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Thursday, September 01, 2016

Value of Quick Descriptive Statistics

Just received from Jason Brownlee:

" ... Hi, you can learn a lot about your dataset by reviewing some basic descriptive statistics. ... The R platform provides a seemingly unlimited array of functions for poking and prodding your dataset in order to learn just that little bit more.   .. " 

My View:  I  am a big proponent of scanning data in this way.  It addresses both correctness and basic descriptive measures.  It also lets you quickly add some basic visualization to the data, which further lets you look for more subtlety in patterns.  Also,  I note that this does not need to be done in R, it can be done in Excel, Tableau, Spotfire, SPSS or many other methods.    I have had experience with descriptive methods saving me a large amount of later, more complex efforts.  Do try it. ...

Jason Brownlee sends along a note on now to do a simple descriptive review of data in R.  List below.    Jason summarizes:  " .. Below is my list of the 8 descriptive statistics I recommend you look at when reviewing your dataset in R:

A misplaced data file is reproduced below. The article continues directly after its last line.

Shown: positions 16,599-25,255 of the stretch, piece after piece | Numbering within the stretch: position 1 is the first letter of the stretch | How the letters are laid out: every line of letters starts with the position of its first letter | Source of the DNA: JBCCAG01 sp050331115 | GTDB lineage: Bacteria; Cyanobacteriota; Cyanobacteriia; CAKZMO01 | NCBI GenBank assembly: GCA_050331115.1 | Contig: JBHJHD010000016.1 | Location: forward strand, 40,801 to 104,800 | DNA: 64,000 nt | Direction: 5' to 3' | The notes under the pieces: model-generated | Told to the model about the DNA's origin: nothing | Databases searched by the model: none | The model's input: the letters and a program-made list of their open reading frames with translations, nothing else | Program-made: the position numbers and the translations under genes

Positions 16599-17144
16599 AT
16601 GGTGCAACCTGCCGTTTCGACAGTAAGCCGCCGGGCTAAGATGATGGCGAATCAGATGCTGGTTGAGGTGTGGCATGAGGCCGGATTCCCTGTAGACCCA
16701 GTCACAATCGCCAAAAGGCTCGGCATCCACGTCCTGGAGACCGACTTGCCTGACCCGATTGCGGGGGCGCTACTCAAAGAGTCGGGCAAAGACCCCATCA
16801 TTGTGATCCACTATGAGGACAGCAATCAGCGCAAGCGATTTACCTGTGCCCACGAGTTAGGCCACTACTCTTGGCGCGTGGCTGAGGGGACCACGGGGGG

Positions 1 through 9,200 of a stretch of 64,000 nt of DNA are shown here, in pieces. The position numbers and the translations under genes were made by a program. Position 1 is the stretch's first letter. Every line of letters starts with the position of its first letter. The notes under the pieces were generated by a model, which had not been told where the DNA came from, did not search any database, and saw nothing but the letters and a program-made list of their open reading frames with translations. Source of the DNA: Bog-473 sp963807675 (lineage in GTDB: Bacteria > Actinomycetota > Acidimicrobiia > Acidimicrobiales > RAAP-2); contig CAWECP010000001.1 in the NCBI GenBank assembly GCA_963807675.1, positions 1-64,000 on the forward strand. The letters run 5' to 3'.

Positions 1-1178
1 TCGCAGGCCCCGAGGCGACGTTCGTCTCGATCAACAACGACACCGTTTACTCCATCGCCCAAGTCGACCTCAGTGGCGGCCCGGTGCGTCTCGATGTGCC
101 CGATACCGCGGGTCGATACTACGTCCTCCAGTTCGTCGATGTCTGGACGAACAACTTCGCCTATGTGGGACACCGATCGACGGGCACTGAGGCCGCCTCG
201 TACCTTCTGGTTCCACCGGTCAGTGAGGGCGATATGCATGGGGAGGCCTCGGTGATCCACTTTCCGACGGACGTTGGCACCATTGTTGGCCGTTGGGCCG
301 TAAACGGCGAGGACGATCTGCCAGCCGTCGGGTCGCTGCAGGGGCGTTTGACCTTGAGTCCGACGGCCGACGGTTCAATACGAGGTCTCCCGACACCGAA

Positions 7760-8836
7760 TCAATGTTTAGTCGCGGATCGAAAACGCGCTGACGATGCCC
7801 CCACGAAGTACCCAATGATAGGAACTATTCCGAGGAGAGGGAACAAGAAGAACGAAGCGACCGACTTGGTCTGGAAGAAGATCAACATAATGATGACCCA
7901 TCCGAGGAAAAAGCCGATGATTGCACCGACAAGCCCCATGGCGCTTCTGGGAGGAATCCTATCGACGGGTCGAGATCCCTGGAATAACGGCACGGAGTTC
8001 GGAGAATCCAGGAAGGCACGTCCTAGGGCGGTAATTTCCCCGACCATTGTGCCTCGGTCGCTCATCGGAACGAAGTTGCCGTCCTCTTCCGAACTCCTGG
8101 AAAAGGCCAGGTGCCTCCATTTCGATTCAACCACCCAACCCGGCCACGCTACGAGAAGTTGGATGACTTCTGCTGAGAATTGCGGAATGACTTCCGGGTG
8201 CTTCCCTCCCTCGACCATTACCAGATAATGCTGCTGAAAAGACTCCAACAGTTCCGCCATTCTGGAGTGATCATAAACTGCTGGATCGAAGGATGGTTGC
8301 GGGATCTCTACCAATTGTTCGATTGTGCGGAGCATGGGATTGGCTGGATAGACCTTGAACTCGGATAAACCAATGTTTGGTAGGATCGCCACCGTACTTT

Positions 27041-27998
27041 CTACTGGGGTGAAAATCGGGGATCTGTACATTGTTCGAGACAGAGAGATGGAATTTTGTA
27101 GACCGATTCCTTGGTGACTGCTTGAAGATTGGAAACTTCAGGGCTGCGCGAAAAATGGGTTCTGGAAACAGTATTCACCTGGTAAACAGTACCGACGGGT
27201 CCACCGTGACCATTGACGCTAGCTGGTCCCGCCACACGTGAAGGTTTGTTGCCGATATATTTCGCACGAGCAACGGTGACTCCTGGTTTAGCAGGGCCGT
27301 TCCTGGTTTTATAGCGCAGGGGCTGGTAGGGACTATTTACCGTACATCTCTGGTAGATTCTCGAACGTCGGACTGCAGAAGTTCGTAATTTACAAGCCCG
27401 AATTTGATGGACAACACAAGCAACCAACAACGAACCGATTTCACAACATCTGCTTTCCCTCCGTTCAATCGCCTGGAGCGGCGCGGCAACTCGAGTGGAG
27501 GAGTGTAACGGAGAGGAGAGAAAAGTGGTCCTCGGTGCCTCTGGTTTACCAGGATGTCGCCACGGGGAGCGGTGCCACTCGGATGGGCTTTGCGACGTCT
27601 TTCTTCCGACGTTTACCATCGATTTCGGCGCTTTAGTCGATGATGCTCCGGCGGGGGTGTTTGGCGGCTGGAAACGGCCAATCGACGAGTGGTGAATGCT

1. Peek at the first few rows of your data
2 .Review the number of rows and columns you ave.
3. Review the data types of each column
4. Take a look at the class distribution (for classification problems)
5. Calculate a simple 5-number summary for each column
6. Review the standard deviations for each numerical column
7. Check the skewness of each column, handy to see what transforms to apply
8. Review the correlations between attributes

Learn the exact snippet of code to use for each statistic in the blog post:

Nicely done, for more writing by Jason, see:   http://machinelearningmastery.com/author/jasonb/

And see his E book on the subject

Will report on the book in September.

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